What's best practices for converting Error variants?

I need to keep track of errors of my every functions in my program very precisely, thus I define an error type for each function. Most of the error types are enums with no-field variants. It is not the problem.
But, boilerplate code (From and TryFrom impls) about convert an error type to another is too much. Popular error-handling crates allows me to convert an error to the variant of the another, but helps nothing if I'd like to convert an error to the variants of the another by its variant. Why don't these popular crates provide it, is it because the demand is rare or my practice is bad? If the latter, how should I redesign errors in my program?

It is because your demand is rare.

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Could you please upload some code so we can see what you are doing?

I struggled with error types too. In my case, I found it easier to use fewer error types that are more versatile. Consider how std::io::Error is designed: it basically allows to cover any I/O error (even non-standard (I/O) errors).

I'd like to share a piece of code that I recently used when writing error types for a crate that I have been working on, which allows compiling and executing interpreted language chunks in a sandbox. I am using the following approach there:

/// Kinds of `MachineError`s
#[derive(Copy, Clone, PartialEq, Eq, Hash, Debug)]
pub enum MachineErrorKind {
    /// Out-of-memory error
    Memory,
    /// Syntax error during compilation
    Syntax,
    /// Execution limit error
    ExecLimit,
    /// Generic runtime error
    Runtime,
    /// Unexpected value(s) (e.g. wrong type or wrong count of return values)
    Data,
    /// Error kind unknown
    Unknown,
}

impl Default for MachineErrorKind {
    fn default() -> Self {
        MachineErrorKind::Unknown
    }
}

/// Runtime or compiler errors that may refer to a specific position in code
#[derive(Clone, Default)]
pub struct MachineError {
    /// Kind of runtime error
    pub kind: MachineErrorKind,
    /// Error message
    pub message: Option<String>,
    /// Backtrace (multiple lines)
    pub machine_backtrace: Option<String>,
    /// Chunk name already included in message?
    pub message_incl_chunk_name: bool,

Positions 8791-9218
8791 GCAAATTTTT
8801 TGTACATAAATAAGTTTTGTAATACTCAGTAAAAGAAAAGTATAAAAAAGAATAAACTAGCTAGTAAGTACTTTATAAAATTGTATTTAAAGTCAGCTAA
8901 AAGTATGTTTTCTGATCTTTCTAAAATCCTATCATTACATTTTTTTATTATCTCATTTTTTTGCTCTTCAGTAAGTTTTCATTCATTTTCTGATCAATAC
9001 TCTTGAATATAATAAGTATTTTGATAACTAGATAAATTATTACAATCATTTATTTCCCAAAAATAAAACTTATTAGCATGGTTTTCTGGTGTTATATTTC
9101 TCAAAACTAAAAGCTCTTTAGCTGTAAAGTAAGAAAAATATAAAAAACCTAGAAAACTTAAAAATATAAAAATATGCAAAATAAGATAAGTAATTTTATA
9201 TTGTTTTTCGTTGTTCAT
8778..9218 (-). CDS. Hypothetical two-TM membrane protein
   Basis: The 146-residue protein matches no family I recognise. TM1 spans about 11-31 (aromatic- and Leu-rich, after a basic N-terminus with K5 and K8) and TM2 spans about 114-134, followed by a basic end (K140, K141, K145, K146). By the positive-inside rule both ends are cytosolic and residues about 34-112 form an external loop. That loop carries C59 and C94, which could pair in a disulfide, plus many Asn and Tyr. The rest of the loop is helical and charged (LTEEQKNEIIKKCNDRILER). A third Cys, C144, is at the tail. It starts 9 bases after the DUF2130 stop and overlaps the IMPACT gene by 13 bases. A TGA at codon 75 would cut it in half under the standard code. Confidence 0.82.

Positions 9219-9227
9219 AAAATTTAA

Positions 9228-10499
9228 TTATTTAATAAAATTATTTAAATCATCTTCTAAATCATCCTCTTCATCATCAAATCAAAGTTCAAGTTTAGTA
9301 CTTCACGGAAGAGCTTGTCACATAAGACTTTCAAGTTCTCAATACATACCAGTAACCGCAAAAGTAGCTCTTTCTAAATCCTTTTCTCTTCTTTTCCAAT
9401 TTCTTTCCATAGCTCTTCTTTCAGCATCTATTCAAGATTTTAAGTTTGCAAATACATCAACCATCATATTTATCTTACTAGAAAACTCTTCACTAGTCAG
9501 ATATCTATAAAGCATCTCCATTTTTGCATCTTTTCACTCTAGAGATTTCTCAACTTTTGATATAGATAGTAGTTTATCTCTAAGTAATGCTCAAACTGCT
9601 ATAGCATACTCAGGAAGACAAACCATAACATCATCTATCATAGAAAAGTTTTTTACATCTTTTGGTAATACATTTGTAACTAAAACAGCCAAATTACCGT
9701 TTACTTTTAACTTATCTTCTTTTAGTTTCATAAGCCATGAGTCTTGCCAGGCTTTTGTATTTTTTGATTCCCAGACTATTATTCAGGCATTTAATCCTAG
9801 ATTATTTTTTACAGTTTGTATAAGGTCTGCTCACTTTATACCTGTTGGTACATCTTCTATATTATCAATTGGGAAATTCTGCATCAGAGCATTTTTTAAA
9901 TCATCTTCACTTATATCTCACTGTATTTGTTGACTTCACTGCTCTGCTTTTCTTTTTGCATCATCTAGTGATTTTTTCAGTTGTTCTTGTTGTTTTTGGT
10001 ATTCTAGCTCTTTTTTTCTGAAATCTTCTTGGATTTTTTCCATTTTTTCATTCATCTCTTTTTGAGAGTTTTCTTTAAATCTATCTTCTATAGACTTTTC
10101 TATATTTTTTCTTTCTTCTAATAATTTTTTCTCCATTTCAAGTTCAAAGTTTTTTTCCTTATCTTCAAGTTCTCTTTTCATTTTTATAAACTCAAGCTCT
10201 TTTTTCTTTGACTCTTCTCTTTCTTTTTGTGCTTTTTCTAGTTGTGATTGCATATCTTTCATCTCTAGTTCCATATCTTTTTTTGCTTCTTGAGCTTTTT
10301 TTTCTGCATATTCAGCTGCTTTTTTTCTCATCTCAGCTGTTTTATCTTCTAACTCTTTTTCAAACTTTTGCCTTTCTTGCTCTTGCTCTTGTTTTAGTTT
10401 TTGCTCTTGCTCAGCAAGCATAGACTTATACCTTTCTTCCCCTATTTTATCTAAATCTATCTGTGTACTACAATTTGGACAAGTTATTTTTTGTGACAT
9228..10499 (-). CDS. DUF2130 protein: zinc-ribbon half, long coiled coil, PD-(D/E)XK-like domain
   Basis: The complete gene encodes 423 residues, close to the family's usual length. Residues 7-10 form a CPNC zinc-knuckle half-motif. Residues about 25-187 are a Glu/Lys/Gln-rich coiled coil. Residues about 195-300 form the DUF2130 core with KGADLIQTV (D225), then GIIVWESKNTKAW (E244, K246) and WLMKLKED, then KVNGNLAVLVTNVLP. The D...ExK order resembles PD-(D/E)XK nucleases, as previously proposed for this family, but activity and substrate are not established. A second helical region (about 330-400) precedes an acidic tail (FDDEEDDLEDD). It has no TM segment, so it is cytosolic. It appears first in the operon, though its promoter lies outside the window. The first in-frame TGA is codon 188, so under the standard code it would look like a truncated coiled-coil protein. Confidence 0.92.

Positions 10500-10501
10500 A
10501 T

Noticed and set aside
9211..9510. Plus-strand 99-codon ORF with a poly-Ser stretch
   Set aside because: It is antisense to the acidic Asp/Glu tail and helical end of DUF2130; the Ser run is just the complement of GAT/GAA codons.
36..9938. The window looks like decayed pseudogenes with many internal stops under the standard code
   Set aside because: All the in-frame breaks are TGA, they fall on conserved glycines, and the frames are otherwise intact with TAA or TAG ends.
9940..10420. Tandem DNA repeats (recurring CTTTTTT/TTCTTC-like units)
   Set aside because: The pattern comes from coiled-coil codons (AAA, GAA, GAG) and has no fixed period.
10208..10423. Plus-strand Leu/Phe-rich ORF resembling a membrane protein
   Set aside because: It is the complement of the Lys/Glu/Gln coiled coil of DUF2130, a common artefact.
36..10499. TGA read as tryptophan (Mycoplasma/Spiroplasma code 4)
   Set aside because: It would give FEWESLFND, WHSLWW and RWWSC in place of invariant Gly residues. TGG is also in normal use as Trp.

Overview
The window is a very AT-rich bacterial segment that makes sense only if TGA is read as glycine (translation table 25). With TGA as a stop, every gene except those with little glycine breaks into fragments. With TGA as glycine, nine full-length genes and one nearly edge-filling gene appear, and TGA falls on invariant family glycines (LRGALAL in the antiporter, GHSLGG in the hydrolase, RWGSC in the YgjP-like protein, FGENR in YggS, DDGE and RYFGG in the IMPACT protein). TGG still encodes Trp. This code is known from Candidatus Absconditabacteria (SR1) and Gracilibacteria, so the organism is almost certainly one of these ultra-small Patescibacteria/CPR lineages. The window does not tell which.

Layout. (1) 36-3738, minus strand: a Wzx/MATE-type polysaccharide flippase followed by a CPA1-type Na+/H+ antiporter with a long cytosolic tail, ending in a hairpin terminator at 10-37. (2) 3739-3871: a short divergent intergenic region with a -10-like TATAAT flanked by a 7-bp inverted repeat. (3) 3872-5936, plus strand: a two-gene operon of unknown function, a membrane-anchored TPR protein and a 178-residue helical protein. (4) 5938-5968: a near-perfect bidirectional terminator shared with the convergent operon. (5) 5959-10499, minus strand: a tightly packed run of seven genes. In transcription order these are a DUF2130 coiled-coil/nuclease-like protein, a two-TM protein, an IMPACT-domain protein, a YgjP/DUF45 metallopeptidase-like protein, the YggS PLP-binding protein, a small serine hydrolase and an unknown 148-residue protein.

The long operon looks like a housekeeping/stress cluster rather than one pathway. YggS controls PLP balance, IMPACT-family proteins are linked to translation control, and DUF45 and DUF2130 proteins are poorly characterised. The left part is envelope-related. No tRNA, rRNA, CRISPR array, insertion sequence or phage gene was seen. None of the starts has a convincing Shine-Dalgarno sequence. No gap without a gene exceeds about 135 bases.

/// Chunk name
    pub chunk_name: Option<String>,
    /// Position already included in message?
    pub message_incl_pos: bool,
    /// Line number
    pub line: Option<usize>,
    /// Column number (in UTF-8 codepoints)
    pub column: Option<usize>,
    /// Byte position
    pub position: Option<usize>,
}

Methods, which cannot return any other error than a syntax error, for example, will also return a Result<_, MachineError>, even if MachineError::kind will always be set to MachineErrorKind::Syntax (but theoretically could be set to another value – the compiler won't know).

This sacrifices a bit of type safety here, same as writing to a file would (should?) never return a std::io::Error with kind set to ErrorKind::UnexpectedEof. But it seems easier to make every I/O operation return the same type of error, even if that erases some information at compile time (i.e. it erases the info which particular errors could happen).

I'm curious what you think about this approach and how you solved error handling? I felt like when you don't keep things simple, then error handling is a very very time-consuming task in Rust.

edit: removed some irrelevant parts in code excerpt

I don't see what other method than a hand-made match would be simpler/cleaner for your From impl.

If an error is only converted in a few places, its sometimes easier to just use other_result.map_err(MyError::Whatever) and forgo the From/TryFrom impl, map_err is also useful if you want two variants derived from the same error type.

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